#51  
Old 01-30-2013, 09:40 PM
Cgkdisc Cgkdisc is offline
.:Hall of Fame Member:.
 
Join Date: Jul 2009
Location: Twin Cities
Years Playing: 25.5
Courses Played: 586
Throwing Style: RHBH
Posts: 7,709
You simply calculate the elevation difference on each hole and add them up. One of the courses I have lots of quality stats on is Granite Ridge at Highbridge. Even though it starts and ends at the top of the hill, there are 11 downhill holes, 4 uphill and 3 essentially level. That's because several holes have uphill walks from the pin to the next tee as you suggest.
Reply With Quote
  #52  
Old 01-30-2013, 09:54 PM
TheWCG's Avatar
TheWCG TheWCG is offline
* Ace Member *
 
Join Date: May 2009
Location: Silverthorne, CO
Years Playing: 6.3
Courses Played: 264
Posts: 3,458
I'm a big fan of granite ridge. I've played it once and the amount of downhill shots were the best I've seen.

Last edited by TheWCG; 01-30-2013 at 09:57 PM.
Reply With Quote
  #53  
Old 01-30-2013, 10:38 PM
BogeyNoMore's Avatar
BogeyNoMore BogeyNoMore is offline
* Ace Member *
 
Join Date: Jul 2009
Location: Walled Lake, MI
Years Playing: 10.3
Courses Played: 168
Throwing Style: RHBH
Posts: 6,147
Quote:
Originally Posted by mashnut View Post
I think those terms have a bit of a regional bias, just like the ratings. If everything in one area is completely flat, the course with one small hill is going to get labeled hilly. Same thing with the park style course among desert courses.
To Mashnut's point (lifted from a different thread about Selah Ranch):
Quote:
Originally Posted by grodney View Post
Help me out, those that have played at Selah.

Creekside is listed as Mostly Flat and Lightly Wooded.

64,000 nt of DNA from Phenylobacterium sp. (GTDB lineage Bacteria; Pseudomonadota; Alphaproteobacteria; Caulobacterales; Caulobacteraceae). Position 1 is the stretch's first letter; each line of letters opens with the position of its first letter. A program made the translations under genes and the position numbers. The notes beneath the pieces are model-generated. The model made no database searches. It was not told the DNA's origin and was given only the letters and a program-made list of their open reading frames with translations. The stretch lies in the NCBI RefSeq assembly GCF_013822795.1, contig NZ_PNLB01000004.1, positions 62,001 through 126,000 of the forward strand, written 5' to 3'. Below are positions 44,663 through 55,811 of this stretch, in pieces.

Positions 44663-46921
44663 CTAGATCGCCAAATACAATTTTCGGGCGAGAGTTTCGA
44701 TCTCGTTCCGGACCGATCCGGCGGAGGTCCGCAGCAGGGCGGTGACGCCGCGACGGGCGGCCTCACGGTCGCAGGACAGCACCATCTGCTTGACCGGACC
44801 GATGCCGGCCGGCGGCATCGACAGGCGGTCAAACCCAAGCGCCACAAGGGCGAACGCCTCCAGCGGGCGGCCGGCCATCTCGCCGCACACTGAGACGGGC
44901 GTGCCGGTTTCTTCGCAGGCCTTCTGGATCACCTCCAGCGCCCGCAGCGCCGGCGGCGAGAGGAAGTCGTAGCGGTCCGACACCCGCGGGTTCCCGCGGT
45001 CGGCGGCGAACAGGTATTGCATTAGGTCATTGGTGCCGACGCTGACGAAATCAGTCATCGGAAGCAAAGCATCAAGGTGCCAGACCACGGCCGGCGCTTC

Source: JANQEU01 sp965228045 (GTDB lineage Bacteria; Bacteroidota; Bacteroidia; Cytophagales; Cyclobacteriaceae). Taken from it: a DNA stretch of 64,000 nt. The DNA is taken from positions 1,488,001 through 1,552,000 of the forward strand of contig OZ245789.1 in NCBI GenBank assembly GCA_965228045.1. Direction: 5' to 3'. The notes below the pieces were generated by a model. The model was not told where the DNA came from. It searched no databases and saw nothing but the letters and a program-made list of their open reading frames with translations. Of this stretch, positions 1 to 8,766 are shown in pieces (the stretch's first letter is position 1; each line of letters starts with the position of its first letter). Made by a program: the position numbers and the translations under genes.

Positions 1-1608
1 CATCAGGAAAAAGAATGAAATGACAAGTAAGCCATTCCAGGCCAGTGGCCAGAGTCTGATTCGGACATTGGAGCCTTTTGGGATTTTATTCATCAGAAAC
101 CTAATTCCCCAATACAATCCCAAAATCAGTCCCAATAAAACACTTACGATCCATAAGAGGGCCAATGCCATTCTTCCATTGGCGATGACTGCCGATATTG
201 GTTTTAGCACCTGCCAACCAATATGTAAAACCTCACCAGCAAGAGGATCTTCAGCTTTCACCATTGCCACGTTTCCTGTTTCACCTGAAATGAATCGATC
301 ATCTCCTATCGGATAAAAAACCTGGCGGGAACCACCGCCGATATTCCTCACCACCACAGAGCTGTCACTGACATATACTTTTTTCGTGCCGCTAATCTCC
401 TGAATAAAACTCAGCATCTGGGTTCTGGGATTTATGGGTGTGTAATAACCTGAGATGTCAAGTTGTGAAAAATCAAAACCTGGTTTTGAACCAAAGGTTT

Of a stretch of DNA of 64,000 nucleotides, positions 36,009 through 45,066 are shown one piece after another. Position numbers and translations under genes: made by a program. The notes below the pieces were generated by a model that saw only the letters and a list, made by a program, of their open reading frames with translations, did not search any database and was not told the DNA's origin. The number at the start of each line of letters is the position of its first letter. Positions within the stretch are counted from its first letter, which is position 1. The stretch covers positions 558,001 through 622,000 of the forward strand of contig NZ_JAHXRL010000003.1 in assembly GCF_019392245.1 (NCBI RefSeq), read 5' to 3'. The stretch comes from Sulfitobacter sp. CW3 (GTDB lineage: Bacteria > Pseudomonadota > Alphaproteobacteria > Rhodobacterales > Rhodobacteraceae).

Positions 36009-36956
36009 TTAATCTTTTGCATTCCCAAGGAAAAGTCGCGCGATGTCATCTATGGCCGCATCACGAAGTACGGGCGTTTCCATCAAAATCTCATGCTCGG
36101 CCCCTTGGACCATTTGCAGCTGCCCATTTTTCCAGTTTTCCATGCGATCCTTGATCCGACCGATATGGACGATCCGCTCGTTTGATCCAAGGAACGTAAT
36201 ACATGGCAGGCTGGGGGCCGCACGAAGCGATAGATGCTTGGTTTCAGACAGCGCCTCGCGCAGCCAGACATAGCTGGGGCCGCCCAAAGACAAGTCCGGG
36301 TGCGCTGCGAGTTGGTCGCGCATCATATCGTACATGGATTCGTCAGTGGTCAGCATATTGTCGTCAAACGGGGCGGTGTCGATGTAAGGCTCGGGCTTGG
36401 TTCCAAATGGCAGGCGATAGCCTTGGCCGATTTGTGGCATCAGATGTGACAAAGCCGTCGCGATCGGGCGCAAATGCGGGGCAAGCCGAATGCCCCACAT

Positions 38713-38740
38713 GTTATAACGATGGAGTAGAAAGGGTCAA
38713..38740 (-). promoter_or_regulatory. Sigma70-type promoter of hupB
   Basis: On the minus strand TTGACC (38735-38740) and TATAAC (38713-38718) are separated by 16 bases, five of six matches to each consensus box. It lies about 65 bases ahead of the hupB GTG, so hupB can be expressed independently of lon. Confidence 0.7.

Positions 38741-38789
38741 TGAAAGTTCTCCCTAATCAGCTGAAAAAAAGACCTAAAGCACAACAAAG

Lakeside is listed as Moderately Hilly and Heavily Wooded.

Huh?

Is that right?

If not, please update the listing.

See here for fun comparisons:
http://www.dgcoursereview.com/forums...ad.php?t=81274

Quote:
Originally Posted by StuMagoo View Post
I would consider both to be moderately hilly and lightly/moderately wooded.
Quote:
Originally Posted by Martin Dewgarita View Post
I'd consider both to be pretty damn flat.
StuMagoo and Martin see things a bit differently. The difference is that Stu's played 53 courses: a decent amount, (and certainly more than quite a few folks), but all in Texas. That's his "DG frame of reference." I wouldn't doubt Selahs courses are moderatlely hilly, for Texas.

But having played tons of courses in essentially every (and not just a couple in each state, but many courses in pretty much each state) Martin probably has very little (if any) "regional" bias. His concept of wooded/open, hilly/flat is based on "DG frame of reference" most of us can't even dream of. Wouldn't surprise me if every course he's played in Texas seems flat.


No offense intended toward StuMagoo (or anyone else for that matter). This just seemed like a perfect example to illustrate how regional bias can affect what we read.
Reply With Quote
  #54  
Old 01-30-2013, 10:40 PM
BogeyNoMore's Avatar
BogeyNoMore BogeyNoMore is offline
* Ace Member *
 
Join Date: Jul 2009
Location: Walled Lake, MI
Years Playing: 10.3
Courses Played: 168
Throwing Style: RHBH
Posts: 6,147
Quote:
Originally Posted by Cgkdisc View Post
You simply calculate the elevation difference on each hole and add them up. One of the courses I have lots of quality stats on is Granite Ridge at Highbridge. Even though it starts and ends at the top of the hill, there are 11 downhill holes, 4 uphill and 3 essentially level. That's because several holes have uphill walks from the pin to the next tee as you suggest.
thx!
Quote:
Originally Posted by WorldsCoolestGuy View Post
I'm a big fan of granite ridge. I've played it once and the amount of downhill shots were the best I've seen.
that's gotta help peg the fun-o-meter, which is likely a major contributing factor towards it being listed in the top 10.